Book Review: One Miracle After Another

One Miracle After Another: The Pavel Goia Story, by Greg Budd

In reading this book, which is about a Seventh-Day Adventist pastor I have heard online before, I was reminded, as I often am, of other books that I have read. In particular, this book strongly reminded me of the book A Thousand Shall Fall, which is about the experiences of a Seventh-Day Adventist member in Nazi Germany who was able to survive, through divine providence, the horrors of the Eastern front despite being sent as an unarmed pioneer into what may with considerable understatement be described as a difficult situation. This book is full of the discussion of miracles that happened in the life of the book’s subject over the course of the first part of his life, and the title is an apt description of the contents that are to be found in this book. If you are fond of reading about miracle stories, this book is full of them. These miracles, it should be noted, not only happen to the book’s subject but also to the people who happen to be around him, and thus allowed the author to worship God as he understood the Bible despite the difficulties of doing so in late Communist Romania.

This book is a quick read of about 150 pages in length and its materials are divided into thirteen chapters. The book begins with a chapter that discusses the workings of God in the life of the subject’s family and Goia’s wonderings about the plans of God for his life from early childhood (1), which delivered him from serious trouble. After that, there is a discussion of the divine promise to take care of believers, something that is seen over and over again (2). This is followed by a discussion of a glass business that Goia had as a teenager (3). After that there is a discussion of the Bible smuggling efforts that Goia experienced and how he was delivered from what could have been a stiff prison sentence (4). After that there is a discussion of the drama that Goia experienced trying to get into university as a building engineer (5) and his experiences in losing freedom in military service (6), and how his hard work led him to prosper despite his refusal to work on the Sabbath (7), and how despite hostility he was able to win friends in high places from those who respected his work ethic (8). At this point there is a family photo album, and then there is a look at the difficulties the subject faced in his education (9), as well as his marriage to his childhood crush (10). There is a discussion of his success in working with textiles because of the personal connections he was able to make and divine providence (11), as well as a look at a miracle involving a handicapped young man (12). The book ends with a discussion of the divine providence of Goia’s seminary education and move from Romania to the United States (13), a well as a conclusion and an appeal from Goia to the reader to have faith in God’s care.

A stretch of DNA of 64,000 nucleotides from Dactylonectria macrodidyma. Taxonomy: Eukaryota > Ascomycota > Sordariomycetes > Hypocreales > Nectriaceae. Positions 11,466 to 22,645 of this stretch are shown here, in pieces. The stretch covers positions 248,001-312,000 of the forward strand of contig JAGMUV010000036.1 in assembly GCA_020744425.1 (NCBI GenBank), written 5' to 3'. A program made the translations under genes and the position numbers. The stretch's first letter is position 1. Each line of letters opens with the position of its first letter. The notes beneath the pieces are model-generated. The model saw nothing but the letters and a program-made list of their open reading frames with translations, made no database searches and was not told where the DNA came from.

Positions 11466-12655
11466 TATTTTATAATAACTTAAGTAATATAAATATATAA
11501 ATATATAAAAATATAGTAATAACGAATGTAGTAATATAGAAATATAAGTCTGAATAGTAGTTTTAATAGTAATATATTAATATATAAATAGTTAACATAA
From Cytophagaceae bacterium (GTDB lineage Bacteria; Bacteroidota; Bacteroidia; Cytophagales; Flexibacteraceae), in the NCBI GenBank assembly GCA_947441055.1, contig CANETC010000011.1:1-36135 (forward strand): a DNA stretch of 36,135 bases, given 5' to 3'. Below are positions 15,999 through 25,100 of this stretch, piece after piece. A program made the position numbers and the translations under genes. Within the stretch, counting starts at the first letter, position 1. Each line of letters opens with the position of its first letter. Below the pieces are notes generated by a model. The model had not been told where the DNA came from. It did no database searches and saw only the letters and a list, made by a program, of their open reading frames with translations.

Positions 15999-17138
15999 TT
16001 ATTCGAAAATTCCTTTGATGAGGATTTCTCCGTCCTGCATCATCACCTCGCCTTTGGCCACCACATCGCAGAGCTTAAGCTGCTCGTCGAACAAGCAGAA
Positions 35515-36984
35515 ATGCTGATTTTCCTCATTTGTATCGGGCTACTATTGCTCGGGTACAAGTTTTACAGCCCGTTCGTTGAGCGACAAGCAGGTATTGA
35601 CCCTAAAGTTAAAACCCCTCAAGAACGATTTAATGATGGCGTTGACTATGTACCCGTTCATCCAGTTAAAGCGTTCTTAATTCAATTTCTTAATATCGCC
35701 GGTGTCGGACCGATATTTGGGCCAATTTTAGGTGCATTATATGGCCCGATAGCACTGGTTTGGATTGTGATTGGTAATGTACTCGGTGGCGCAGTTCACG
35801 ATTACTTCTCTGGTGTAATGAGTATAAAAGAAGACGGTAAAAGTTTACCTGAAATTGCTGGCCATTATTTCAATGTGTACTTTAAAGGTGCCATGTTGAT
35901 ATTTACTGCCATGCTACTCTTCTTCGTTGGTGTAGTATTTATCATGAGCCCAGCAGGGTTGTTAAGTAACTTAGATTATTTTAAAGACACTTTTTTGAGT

In reading a book like this one, I am struck with the thought that this book reminded me in many ways of a past that has been elusive in texts in my own religious tradition. In reading a book like this, I think of the stories that other people have shared with me about the workings of God in their own life and in the lives of their friends and family members. I am reminded of the faith that many people once had in the workings of God to make sure that people had enough to eat, had blessings for their hard work and their refusal to compromise faith, had cars to drive and access to higher education. Yet in my own religious tradition most of this material is recounted in oral accounts told by one member to a (hopefully) sympathetic audience. There is not, as is the case here, a tradition where ordinary members write full-sized books about the workings of divine providence in their lives. The subject of this book happens to be a religious leader, and if such books are to exist in the religious tradition I come from, they are likely to be from those who are in charge of churches or at least are part of the ministry. Some aspects, it must be noted, bear a strong resemblance as well to the account of the first volume of the Autobiography of Herbert W. Armstrong, and this book may be said to be similar to what that book would have sounded like had it been written by a sympathetic biographer rather than by the subject himself.

About nathanalbright

I'm a person with diverse interests who loves to read. If you want to know something about me, just ask.
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